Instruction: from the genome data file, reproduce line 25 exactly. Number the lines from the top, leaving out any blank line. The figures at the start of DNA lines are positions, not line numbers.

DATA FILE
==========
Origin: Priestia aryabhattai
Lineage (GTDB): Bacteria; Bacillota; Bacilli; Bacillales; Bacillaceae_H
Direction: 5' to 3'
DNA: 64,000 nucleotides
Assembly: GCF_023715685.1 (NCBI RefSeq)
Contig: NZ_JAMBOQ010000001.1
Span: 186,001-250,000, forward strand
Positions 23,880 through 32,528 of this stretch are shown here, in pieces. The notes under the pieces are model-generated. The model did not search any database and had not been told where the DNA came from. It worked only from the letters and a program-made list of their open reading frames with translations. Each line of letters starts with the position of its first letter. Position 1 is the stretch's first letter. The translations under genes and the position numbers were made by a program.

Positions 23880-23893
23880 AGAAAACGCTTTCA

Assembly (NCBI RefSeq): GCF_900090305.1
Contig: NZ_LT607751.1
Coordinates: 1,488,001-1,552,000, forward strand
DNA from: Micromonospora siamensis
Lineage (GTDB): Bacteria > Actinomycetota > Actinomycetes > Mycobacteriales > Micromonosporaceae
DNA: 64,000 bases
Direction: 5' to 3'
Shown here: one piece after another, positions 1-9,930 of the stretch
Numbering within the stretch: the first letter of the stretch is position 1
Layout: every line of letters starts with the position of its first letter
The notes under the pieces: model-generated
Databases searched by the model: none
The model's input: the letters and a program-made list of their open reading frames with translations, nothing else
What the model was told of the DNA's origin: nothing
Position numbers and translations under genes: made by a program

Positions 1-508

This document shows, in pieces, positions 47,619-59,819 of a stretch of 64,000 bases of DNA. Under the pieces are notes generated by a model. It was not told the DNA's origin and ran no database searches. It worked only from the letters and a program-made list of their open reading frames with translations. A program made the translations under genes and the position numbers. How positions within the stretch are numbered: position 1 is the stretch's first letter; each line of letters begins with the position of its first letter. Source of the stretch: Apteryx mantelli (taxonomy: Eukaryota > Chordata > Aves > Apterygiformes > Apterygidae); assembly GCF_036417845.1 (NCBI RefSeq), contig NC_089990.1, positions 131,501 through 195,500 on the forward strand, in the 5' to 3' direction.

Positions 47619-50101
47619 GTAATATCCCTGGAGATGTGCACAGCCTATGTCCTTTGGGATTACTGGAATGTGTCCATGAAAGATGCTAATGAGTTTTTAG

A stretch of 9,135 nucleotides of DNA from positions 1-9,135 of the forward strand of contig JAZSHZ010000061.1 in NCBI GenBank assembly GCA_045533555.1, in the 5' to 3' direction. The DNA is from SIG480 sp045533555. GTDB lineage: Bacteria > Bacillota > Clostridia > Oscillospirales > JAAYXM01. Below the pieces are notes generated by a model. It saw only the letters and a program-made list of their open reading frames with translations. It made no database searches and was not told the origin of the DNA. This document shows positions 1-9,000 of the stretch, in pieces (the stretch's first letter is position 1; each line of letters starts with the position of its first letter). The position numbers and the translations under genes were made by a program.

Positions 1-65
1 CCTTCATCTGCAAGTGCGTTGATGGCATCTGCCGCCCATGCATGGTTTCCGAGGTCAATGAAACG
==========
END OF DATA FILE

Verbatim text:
Position numbers and translations under genes: made by a program